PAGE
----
It proved revolutionary for the time, but Ford pointed out that one particular provision brought up at Seneca Falls got seen as too provocative.

“Of all of the things they were talking about, which were really sweeping changes in terms of the position of women in society, the one that was considered the most radical was the right to vote,” the Northwest historian said.

‘Reception was positive’ A national movement had begun, but Ford said that much of the organizing took place in rural communities. Maryville, for instance, hosted talks by Anthony (a library fundraiser on March 2, 1876) and Stanton (on April 2, 1879). Phoebe Couzins, a Missourian and one of the nation’s first female attorneys, spoke in the city in 1882.

“What I noticed in Missouri is that a lot of the rural areas were surprisingly open to the idea of suffrage,” Ford said of her research. “If you read the newspaper articles about the talks that Stanton and Anthony gave here in Maryville ... the reception was positive.”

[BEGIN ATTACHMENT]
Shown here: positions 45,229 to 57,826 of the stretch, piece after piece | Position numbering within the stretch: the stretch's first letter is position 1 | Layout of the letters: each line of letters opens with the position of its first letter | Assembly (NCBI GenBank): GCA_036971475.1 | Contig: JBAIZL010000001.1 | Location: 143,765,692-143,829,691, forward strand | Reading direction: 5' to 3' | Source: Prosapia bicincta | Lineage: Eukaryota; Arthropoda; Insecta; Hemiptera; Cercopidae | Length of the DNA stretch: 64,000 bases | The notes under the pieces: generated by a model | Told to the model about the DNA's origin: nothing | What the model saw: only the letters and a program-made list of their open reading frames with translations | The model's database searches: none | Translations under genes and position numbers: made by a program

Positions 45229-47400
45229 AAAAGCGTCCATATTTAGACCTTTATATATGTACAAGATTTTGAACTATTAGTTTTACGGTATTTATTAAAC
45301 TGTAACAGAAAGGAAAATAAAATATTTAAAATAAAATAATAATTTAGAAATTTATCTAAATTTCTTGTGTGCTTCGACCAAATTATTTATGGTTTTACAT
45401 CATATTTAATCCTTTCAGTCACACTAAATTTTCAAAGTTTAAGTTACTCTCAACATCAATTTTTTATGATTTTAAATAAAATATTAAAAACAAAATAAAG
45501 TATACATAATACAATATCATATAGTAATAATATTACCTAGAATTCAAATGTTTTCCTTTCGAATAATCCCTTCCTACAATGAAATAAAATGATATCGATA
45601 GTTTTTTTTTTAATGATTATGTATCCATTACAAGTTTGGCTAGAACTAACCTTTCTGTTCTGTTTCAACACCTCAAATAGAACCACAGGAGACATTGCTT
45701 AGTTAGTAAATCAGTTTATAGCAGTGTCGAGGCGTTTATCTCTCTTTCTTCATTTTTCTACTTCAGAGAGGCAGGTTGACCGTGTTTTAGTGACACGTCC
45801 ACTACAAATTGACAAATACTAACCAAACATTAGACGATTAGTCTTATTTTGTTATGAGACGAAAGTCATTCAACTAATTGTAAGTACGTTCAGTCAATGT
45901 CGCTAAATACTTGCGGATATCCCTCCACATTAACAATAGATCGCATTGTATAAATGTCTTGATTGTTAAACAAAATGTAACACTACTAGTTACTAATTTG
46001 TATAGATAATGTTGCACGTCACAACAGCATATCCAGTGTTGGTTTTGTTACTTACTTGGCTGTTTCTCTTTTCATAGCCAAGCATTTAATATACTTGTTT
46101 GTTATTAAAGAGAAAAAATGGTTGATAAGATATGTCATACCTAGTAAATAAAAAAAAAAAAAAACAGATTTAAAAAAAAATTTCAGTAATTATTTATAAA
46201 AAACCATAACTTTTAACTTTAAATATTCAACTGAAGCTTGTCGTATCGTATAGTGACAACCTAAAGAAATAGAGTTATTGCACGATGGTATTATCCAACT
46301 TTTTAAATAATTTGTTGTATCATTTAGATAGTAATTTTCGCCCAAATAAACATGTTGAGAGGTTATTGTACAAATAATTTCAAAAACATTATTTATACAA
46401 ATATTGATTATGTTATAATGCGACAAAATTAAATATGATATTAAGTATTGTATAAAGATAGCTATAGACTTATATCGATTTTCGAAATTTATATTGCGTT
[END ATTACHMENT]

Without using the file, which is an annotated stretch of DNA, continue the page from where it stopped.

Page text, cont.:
Yet the suffrage movement lost traction as votes in state legislatures continued to fail, sometimes by tantalizingly close margins. National organizers had to frequently change tactics.

When a Missourian named Virginia Minor attempted to register to vote in 1872, being turned down, she and her husband filed a lawsuit that eventually made it to the U.S. Supreme Court. The all-male justices ruled unanimously that citizenship does not equal voting rights.

Later, the women’s suffrage movement would become linked to the women’s temperance movement, a connection that gained some backers but possibly more enemies.

Eventually, history began to catch up with this effort. States like Kansas, in 1912, adopted women’s suffrage.

The next year, suffragettes organized a massive parade in Washington, D.C. Leading that procession was the Missouri Ladies Military Band, from Maryville. Alma Nash, founder and director of the band, applied to take part in the parade, never dreaming her musicians would be in the lead.

‘To the heroic women’